Cape notifies contractors about changes to codes

Monday, December 2, 2002

When it comes to making changes in the city's building standards, the Cape Girardeau inspections department isn't speaking in code.

The department sent letters to 683 licensed contractors in attempt to notify the workers who may be affected by the code changes.

The purpose of the letters was to inform contractors of the major changes that will be made and invite them to a public hearing that will be held at 7 p.m. Dec. 16 at the city council chambers as part of the council's regular meeting.

Dianna Barnes, the inspections department secretary, spent about 10 days putting together the contractor mailing list, addressing and folding the letters.

"It went to a wide range of people," Barnes said. "It went to all trade licensed persons -- plumbers, mechanical people, engineers, contractors and electricians."

Inspections director Robb McClary said he didn't want anyone to be stunned by the changes which would only affect new construction. He also said he thought the council, which has the authority to make exceptions to the codes, would welcome the input from contractors.

"I wanted to take advantage of the expertise we have here," McClary said. "They will have as much to say and offer to the council as I would. They'll be able to explain how these changes will impact them."

The code changes are being recomended to the council after 12 meetings over the past two years by the Board of Appeals. One of the functions of the board is to review model building codes and make recommendations to the council.

The codes that the city currently use are a combination of model codes from various sources, including the Building Officials and Code Administrators International (BOCA), the Conference of Building Officials (ICBO) and the Southern Building Code Congress International (SBCCI).

The changes that are being made locally coincide with a restructuring of the International Code Council, an umbrella group that has restructured and eliminated the redundancies and inconsistencies of the three groups so the codes will be uniform throughout the country.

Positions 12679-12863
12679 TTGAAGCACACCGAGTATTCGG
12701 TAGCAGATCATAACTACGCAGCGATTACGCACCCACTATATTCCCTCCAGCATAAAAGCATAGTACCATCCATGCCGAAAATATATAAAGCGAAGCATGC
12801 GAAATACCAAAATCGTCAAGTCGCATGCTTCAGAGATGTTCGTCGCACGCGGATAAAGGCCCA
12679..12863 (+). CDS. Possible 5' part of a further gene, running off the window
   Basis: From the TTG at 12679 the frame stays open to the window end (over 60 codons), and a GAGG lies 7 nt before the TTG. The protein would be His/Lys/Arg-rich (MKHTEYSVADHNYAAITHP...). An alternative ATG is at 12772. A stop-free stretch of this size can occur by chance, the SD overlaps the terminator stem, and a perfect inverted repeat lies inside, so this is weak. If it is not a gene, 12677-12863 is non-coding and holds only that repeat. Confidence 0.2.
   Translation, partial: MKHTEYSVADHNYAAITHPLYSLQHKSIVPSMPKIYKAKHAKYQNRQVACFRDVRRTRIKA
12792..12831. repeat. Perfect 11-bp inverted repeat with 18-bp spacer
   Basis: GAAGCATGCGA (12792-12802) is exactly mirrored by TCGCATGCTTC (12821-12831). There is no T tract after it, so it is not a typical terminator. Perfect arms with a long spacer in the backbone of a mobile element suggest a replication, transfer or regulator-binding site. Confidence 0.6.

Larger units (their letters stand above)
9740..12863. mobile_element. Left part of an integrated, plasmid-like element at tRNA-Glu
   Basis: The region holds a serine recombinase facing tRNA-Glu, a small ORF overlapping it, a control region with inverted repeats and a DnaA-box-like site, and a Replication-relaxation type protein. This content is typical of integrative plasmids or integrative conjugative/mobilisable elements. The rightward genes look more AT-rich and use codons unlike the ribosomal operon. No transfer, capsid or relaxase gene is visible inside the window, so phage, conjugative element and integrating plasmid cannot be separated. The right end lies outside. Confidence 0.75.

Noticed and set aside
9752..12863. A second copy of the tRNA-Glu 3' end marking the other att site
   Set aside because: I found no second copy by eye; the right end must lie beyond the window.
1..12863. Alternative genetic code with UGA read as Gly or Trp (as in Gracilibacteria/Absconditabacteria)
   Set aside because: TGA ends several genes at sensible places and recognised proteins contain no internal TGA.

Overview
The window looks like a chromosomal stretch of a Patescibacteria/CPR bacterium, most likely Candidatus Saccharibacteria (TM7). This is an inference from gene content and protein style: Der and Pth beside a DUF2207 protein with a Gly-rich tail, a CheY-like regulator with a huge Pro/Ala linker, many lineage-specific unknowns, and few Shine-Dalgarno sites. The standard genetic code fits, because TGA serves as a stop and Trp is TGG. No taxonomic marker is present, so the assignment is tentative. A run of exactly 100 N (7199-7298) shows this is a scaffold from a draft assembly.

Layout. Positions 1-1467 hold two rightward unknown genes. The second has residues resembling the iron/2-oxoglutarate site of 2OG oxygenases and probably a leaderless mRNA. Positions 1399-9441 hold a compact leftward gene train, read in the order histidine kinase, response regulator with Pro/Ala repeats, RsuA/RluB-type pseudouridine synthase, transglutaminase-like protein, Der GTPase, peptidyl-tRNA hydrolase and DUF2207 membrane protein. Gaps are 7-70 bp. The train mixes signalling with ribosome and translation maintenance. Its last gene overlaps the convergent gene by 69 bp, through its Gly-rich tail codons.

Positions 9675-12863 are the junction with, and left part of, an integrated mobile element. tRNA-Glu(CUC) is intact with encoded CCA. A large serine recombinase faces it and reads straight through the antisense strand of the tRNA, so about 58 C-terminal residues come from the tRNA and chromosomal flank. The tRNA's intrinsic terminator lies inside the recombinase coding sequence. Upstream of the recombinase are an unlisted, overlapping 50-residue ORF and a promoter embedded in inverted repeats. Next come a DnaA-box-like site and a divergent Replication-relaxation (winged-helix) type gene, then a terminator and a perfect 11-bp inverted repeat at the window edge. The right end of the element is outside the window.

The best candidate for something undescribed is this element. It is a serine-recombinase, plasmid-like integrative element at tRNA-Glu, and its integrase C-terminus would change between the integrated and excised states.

The proposed codes, ultimately subject to the city council's approval, are the ICC's new restructured codes.

David Pfeiffer, the chairman of the Board of Appeals, said the board didn't just pull the proposed codes out of a hat.

"The reason the changes took place is because BOCA upgrades their codes every three years, and we try to keep up and most cities in Missouri do the same thing," he said.

Could be opposition

Pfeiffer said he expects to hear some discussion, even opposition, concerning a proposed code that would require bedroom outlets to be protected by arc fault circuit interrupters, which cost approximately $30 apiece. The arc fault circuit interrupters are designed to prevent electrical fires. These are differrent from ground fault circuit interrupters, which are required in kitchens and bathrooms to help prevent electric shocks.

"We do feel the arc circuit interrupters will have a significant impact on the prevention of fires in future residences," said Cape Girardeau interim fire chief Mark Hasheider. "I could go back to a number of fires that were traced back to an extension cord that was frayed or overloaded. An arc interrupter would detect spikes in electricity and shut off the electricity to that circuit just like a circuit breaker would."

D.J. Roth, a building contractor for Roth Construction Inc., said he was unfamiliar with the arc interrupters, but he said he didn't have a problem with the code changes that deal with fire safety.

He said the extra cost wouldn't be a big deal to him. Roth builds three or four houses a year, he said, with the average cost around $260,000.

"So you've got maybe another 200 bucks on the house," he said. "That's a pretty small amount on a house, I think, but you'll have some who will oppose anything that costs more money. Change comes hard for some."

bmiller@semissourian.com

335-6611, extension 127

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